Was it by accident (potential comedic value)?
  • Q. Is the revelation – ground breaking or bleeding obvious had they been paying better attention earlier on?
  • Q. Does the ‘affect’ of this crime go way beyond the client (think of a stone dropped into a pond)
    – is it Earth-shattering and pervasive. Think of The Big Short (Adam McKay, 2015).
  • Q. Does the epiphany force them to go back to ‘Step One’ with the realization they’ve been fed a steady diet of ‘red herrings’ (virtually the whole season, if a TV series)?
  • What if almost the whole narrative was a series of corridors and one-way doors – what the hell do they do now?
    They can’t go back – they’ll have to devise a new plan.

#11. Final confrontation with Master Crook or femme -or homme – fatale – the detective makes hard choices.

  • Q. How can you give the Dick a dilemma – between two diabolical choices?
  • Q. Does the Dick prevail and is Universe set to rights – because of their transformation or, they never changed – Columbo (Link & Levison, 1971 – 2003) over the life of the series?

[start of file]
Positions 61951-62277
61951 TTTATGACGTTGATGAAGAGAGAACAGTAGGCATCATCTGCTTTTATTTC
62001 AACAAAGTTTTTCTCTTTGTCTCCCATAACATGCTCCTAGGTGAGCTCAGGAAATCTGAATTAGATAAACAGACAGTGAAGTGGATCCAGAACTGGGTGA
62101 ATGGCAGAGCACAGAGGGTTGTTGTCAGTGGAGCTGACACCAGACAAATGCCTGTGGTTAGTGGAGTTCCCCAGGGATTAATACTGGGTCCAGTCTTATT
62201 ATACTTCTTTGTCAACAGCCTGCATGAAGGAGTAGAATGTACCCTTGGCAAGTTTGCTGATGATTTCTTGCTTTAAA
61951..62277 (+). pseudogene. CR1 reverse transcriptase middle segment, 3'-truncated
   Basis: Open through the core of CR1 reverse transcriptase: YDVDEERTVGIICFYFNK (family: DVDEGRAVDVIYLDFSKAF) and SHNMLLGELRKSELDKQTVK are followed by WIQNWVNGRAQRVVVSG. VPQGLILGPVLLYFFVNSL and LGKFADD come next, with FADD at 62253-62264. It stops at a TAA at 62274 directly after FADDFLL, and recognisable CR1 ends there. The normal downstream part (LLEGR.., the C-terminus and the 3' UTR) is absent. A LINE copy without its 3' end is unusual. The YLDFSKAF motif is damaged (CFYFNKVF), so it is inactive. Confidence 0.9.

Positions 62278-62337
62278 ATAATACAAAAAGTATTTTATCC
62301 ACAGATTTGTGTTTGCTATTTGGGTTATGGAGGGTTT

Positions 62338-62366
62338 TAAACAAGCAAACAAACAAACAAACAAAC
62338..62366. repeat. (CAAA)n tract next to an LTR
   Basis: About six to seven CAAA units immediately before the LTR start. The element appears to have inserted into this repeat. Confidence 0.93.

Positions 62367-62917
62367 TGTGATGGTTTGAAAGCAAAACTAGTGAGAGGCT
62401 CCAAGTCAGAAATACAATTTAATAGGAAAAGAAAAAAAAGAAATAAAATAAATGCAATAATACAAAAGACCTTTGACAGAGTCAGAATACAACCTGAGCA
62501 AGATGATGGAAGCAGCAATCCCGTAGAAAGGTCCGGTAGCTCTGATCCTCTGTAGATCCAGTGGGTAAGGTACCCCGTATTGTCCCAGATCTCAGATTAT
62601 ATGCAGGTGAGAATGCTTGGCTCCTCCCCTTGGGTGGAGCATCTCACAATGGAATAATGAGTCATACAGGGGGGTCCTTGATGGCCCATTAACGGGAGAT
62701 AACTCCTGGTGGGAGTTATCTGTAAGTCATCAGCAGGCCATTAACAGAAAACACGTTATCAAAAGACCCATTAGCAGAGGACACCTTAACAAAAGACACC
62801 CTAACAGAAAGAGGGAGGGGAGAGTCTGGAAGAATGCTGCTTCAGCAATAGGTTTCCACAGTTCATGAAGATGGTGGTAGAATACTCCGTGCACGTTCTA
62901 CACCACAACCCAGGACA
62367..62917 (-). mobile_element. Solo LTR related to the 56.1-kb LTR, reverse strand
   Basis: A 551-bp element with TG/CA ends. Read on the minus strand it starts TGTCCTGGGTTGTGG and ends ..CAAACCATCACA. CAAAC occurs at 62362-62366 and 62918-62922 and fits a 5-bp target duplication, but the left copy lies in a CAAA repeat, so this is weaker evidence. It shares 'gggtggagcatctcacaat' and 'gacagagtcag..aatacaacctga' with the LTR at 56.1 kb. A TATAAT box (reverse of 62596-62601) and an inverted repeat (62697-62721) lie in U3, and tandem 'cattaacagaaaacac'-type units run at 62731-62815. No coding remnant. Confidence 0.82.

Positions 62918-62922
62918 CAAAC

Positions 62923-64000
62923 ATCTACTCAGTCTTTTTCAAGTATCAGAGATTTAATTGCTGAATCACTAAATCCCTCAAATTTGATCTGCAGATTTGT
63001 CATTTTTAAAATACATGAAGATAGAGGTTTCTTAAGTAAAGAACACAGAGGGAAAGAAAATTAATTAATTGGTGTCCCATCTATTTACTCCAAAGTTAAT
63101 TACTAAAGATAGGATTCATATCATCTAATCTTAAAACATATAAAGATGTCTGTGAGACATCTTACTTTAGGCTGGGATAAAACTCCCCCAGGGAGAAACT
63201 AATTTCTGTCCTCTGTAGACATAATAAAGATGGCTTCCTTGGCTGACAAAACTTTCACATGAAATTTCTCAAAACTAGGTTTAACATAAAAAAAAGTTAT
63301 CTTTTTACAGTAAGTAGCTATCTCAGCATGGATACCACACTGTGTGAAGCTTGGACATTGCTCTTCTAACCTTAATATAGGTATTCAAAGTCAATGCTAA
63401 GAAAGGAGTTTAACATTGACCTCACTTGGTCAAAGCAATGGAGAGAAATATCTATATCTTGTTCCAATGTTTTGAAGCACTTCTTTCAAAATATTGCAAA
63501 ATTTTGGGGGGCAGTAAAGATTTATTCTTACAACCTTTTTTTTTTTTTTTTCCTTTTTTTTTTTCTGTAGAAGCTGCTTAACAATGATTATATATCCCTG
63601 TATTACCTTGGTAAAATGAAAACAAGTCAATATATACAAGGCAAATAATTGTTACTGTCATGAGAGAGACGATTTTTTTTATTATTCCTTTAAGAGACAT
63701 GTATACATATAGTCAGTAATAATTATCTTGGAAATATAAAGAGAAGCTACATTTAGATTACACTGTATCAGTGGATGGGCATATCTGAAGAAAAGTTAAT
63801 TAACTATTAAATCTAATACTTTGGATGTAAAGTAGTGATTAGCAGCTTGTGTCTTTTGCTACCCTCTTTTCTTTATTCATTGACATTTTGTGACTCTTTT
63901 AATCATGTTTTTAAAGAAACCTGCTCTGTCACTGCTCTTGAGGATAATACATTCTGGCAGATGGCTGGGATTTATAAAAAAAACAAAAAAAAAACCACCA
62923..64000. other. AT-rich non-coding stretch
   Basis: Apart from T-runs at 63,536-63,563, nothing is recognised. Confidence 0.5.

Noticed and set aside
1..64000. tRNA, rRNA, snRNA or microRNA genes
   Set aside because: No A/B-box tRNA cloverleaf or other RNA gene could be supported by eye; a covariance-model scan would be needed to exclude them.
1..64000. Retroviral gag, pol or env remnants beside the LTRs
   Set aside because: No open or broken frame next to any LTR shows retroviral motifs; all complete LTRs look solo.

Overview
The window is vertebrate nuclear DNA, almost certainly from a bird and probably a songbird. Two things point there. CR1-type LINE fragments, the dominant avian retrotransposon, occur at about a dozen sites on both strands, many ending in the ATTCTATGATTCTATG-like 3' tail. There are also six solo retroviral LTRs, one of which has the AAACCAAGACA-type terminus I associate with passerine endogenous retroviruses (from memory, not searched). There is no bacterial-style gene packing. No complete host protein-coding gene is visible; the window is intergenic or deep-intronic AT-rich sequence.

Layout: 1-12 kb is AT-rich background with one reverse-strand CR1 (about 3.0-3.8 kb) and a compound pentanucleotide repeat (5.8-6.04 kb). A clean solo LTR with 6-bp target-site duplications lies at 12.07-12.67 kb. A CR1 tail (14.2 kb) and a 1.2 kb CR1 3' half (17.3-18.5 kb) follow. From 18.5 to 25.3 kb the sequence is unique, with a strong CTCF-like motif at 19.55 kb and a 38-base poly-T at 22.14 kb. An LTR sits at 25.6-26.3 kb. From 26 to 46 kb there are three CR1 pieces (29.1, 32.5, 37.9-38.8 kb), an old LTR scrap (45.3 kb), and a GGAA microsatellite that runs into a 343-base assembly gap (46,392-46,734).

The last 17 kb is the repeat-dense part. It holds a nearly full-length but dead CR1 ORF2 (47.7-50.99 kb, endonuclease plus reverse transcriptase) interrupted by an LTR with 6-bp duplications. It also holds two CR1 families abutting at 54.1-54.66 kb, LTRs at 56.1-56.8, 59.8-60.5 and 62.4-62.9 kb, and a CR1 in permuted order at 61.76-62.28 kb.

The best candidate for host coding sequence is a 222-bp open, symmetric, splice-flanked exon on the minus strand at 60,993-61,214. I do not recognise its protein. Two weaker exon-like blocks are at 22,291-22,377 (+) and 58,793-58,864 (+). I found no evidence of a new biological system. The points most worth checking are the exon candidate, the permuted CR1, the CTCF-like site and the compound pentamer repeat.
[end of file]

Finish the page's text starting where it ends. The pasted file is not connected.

• Q. Does the Dick, who was a ‘dick’ bumbling through, no longer a ‘dick’ but older/wiser?
  • Q. Does the Dick ‘get the girl’? Does she finally realize she’s better off without the object of theinvestigation?
  • Q. What ‘price’ did the Dick have to pay? Personal or public?

I know that this is a lot to digest, but if your work won’t stand up to your own analysis, then how will it fare with other producers, agents, actors, directors, and audiences? Think of all the detective shows you’ve watched that have used this paradigm, either knowingly or unknowingly? Now think of how much less aggravating it’s going to be with you understanding the pattern and not having to reinvent the wheel?


ANOTHER EDITOR’S NOTE: Parts 1 and 2 of this article have been inspired by a little booklet called “Storytelling Patterns in Genre Films,” written by our Beloved Leader, Larry Brody. In that slender but informative PDF file you’ll find lists of the essential – one might in fact say “obligatory” scenes – for almost every type of film, TV, or literary genre story as well as LB’s famous discussion of how to use them when outlining (also known as his popular online article “Writing the Dreaded Outline.” The booklet isn’t available on the web or in stores. You can’t pay for it anywhere. But you can get it as a Free Bonus Gift when you enter TVWriter™’s PEOPLE’S PILOT COMPETITION…which is worth entering for many more reasons as well.

Info about the PEOPLE’S PILOT is HERE

And you can read “Writing the Dreaded Outline,” the most-viewed article on TVWriter™ HERE

Diana Black is an Australian actress and writer in Larry Brody’s Master Class.